A quick glance at the covers of Russian Constructivist magazine Contemporary Architecture (Sovremennaya arkhitektura – SA), with their bold typefaces, powerful geometry and vibrant colour combinations, should convince casual observers of the creative energy associated with the movement in Russia, before it was compromised and eventually extinguished by the Stalinist taste for realism. Inside, the content and images are organised into varied layouts – nearly 90 years later its graphics are still strong and fresh to modern eyes. Photomontages are present, a motif of Constructivist design, but used in this publication quite sparingly. The magazine is generously illustrated with plans, axonometrics and elevations of buildings (mostly from Germany, another centre of Constructivism, and Russia), standard fare for architecture journals; but the design and typography sets them apart from the more rigid presentation of titles found in the English-speaking world of the same era.
Contemporary Architecture (SA) was the journal of the group of Constructivist architects OSA. In 1927, several pages were devoted to the first exhibition of contemporary architecture in Moscow, organised by the OSA. The magazine’s artistic editor Aleksei Mikhailovich Gan (1889-1940) was a typographer and responsible for designing its posters, covers and layouts. He worked closely with other Constructivists such as Rodchenko and Stepanova on other projects (1).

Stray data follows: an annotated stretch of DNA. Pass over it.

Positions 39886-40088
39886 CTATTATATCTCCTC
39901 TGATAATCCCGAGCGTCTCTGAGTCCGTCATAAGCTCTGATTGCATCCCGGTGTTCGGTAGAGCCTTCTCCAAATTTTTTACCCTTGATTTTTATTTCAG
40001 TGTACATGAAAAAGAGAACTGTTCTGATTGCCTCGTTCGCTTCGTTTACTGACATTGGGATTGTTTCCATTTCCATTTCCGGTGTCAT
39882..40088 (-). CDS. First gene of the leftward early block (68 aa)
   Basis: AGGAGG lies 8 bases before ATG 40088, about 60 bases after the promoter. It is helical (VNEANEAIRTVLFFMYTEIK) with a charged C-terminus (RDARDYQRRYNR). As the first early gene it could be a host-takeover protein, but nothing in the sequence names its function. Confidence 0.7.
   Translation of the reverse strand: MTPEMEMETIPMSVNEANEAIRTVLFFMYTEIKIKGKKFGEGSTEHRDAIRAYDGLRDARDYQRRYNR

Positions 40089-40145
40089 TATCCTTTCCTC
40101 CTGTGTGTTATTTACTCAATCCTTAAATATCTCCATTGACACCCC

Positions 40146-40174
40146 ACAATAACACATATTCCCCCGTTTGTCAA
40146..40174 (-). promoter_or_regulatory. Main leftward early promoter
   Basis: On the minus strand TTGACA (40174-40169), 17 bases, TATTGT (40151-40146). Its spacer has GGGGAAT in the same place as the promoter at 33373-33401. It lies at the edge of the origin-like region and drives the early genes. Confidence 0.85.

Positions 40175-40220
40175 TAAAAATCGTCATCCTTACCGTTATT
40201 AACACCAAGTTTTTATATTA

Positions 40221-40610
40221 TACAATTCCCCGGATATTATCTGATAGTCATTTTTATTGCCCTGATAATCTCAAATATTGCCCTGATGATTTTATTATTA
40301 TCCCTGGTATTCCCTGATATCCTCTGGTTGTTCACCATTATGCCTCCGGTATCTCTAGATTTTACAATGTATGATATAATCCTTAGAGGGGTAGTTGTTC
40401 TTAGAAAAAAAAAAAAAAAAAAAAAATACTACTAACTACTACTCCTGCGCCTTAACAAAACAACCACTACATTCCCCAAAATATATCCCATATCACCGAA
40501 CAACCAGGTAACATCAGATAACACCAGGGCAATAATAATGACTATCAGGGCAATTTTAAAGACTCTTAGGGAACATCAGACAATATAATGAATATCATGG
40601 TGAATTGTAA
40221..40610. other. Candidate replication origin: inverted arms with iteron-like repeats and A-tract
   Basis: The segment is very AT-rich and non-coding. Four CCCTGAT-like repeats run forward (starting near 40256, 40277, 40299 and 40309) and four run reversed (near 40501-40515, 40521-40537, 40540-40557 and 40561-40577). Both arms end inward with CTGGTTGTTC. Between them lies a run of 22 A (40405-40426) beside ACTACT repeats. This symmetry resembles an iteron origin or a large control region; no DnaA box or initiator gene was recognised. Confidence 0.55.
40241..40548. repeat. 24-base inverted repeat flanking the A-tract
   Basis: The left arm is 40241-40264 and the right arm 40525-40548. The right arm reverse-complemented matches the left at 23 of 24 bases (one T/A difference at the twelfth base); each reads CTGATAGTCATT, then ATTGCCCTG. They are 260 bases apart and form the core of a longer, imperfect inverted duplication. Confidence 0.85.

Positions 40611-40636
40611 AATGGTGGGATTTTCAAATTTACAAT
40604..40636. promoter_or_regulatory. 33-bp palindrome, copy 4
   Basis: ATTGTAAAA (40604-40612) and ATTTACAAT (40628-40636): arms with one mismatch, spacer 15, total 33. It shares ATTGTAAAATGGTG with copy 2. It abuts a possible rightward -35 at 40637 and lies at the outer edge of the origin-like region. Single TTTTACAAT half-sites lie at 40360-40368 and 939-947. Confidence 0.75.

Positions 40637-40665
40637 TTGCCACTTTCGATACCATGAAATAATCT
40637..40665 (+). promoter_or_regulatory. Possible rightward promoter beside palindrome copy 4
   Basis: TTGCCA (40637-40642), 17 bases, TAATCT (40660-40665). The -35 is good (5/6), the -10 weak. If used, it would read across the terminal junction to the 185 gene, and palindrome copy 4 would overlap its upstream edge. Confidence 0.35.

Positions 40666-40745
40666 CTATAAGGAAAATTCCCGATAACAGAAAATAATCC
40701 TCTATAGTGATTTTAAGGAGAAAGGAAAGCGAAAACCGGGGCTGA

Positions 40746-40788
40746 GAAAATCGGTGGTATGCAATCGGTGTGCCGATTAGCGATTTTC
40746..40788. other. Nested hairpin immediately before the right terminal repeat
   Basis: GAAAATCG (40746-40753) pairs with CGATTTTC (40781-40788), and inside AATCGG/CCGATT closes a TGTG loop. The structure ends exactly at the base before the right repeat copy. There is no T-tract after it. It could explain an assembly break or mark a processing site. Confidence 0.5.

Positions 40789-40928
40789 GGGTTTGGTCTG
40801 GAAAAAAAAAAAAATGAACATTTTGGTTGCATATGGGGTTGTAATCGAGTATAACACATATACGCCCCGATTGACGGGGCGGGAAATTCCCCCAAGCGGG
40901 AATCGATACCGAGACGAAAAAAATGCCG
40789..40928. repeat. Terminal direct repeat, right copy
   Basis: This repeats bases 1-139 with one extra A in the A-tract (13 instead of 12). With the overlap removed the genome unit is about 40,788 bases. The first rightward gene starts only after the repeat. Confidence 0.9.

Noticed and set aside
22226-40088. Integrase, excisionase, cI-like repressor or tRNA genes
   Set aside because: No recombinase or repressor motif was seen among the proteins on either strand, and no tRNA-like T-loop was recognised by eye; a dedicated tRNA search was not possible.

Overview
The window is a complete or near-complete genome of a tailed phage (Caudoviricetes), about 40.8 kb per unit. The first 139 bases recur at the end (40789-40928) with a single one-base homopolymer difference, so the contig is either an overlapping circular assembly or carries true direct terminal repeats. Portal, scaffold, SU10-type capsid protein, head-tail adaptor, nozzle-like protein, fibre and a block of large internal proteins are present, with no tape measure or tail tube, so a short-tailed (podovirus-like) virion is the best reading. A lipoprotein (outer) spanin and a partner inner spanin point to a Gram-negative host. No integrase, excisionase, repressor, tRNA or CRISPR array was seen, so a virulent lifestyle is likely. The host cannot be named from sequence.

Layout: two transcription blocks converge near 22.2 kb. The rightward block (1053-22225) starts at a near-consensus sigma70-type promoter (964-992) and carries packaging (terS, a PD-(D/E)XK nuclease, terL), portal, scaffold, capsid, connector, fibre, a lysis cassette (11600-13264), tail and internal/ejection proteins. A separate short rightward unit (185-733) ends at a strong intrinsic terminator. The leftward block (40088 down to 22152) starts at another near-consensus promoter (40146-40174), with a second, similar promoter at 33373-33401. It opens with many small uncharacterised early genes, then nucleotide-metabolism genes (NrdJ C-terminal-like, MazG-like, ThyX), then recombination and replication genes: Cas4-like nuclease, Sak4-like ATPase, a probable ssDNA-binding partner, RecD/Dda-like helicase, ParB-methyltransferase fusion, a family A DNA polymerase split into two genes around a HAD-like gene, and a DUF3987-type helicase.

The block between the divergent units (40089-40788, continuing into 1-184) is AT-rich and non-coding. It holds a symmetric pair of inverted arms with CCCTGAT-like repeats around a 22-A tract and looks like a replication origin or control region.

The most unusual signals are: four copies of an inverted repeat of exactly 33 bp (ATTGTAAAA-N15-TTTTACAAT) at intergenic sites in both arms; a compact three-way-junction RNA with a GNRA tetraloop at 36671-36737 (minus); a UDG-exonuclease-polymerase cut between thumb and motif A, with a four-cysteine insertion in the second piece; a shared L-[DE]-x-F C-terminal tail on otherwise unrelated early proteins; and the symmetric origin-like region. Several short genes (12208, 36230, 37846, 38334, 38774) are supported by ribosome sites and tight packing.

SA was published from 1926, with the last issue in 1930. What makes them so valuable is that they are physical reminders of a movement that was influential internationally and that can still inspire artists today – even to those alien to the Cyrillic alphabet. Some of Britain’s more high-profile architects, such as Zaha Hadid, are known for borrowing from the Constructivist canon. Designers influenced by the Bauhaus and Deconstructivism will find the bold and unbalanced geometric forms found in Gan’s covers for SA familiar.
This material is now part of the RIBA’s collections, having been donated last week by Academia Rossica, an arts organisation set up to promote cultural links between Russia and other countries. These facsimiles can be seen at the British Architectural Library where, through these magazines, visitors can still discover some of the early transformative promise of Constructivism after the Bolshevik Revolution. It is a reminder of how Russia’s experimental arts scene attempted to encompass all the arts, bringing fresh and rational thinking to architecture, as well as to painting, design, theatre and cinema.
- Lodder, C., Russian Constructivism. New Haven; London: Yale University Press, 1983